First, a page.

E*Trade shares sank Thursday after the online brokerage said one of its biggest investors would sell its stake.
Chicago based hedge fund Citadel plans to sell more than 27 million E*Trade shares in a sale set to occur next week.
That sent shares of E*Trade (ETFC) down 7.5% to $10.93 in afternoon trading.
The news that Citadel was selling its 9% stake in E*Trade signaled to investors that the brokerage will not be put up for sale anytime soon.
Citadel founder Kenneth Griffin had been pushing the company in that direction. Griffin set up a committee in 2011 to explore "strategic alternatives," including a sale.
E*Trade is the third-largest publicly traded online brokerage firm, behind Charles Schwab (SCHW) and TD Ameritrade (AMTD). But the company's mortgage business has struggled in the years since the housing crisis.
Despite Thursday's sell-off, shares of E*Trade are up nearly 23% so far this year. But the stock still remains well below its highs from 2007, when it traded above $250 a share.
Meanwhile, the significance of Griffin's move was clear to some traders on StockTwits.
That could explain the strange odor some traders have detected.
Others see an ulterior motive for Citadel.
Whatever the case may be, it's safe to say the E*Trade spokes-baby is not happy.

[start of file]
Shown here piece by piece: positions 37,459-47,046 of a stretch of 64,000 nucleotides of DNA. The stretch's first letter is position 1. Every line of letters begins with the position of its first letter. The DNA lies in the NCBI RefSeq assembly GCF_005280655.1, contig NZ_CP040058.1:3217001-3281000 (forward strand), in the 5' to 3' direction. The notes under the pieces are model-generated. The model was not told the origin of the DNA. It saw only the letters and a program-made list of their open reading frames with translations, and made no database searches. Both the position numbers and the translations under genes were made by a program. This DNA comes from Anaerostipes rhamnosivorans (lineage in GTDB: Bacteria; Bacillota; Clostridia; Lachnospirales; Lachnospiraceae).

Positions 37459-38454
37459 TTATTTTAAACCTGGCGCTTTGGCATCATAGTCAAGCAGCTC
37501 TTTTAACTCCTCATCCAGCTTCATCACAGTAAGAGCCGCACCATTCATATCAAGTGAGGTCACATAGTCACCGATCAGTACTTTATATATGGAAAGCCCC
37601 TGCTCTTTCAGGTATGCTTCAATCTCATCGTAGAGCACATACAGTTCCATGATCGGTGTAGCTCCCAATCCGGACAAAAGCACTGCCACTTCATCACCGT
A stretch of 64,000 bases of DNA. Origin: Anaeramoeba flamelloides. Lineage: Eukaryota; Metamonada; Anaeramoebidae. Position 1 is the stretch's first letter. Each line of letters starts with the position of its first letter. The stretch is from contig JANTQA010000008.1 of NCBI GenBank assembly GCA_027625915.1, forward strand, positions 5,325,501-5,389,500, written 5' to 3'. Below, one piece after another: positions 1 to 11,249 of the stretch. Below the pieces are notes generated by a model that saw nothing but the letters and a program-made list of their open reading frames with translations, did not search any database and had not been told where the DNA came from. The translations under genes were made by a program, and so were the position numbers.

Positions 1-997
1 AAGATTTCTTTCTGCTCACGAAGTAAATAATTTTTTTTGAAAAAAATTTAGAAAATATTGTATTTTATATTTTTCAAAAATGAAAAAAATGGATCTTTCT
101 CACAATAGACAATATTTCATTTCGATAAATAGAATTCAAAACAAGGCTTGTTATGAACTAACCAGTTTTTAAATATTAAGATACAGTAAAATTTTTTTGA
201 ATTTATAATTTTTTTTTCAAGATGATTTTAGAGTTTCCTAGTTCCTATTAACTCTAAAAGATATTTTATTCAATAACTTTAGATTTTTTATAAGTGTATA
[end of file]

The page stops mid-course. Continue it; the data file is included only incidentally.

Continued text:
E*Trade is looking for a new chief executive.
The online brokerage firm said Thursday that CEO Steven Freiberg has left the company as it works on strengthening its financial position. Last month, E*Trade reported a 24% drop in second-quarter earnings to $35.9 million, or 14 cents per share.
The company did not say why Freiberg left the company but E*Trade has been struggling for years with losses on mortgage-related assets and the continued MOREBen Rooney - Aug 9, 2012 1:22 PM ET
Nasdaq is going to spend $40 million to compensate for trading losses caused by glitches during Facebook's stock market debut last month, but that doesn't mean much for small investors who got burned.
Most average investors put in orders for Facebook shares on opening day through brokerages like Fidelity, Charles Schwab (SCHW) and Scottrade, but those firms aren't direct recipients of Nasdaq's payout.
"Nasdaq's accommodation program is an agreement between the exchange and its MOREHibah Yousuf - Jun 7, 2012 11:00 AM ET
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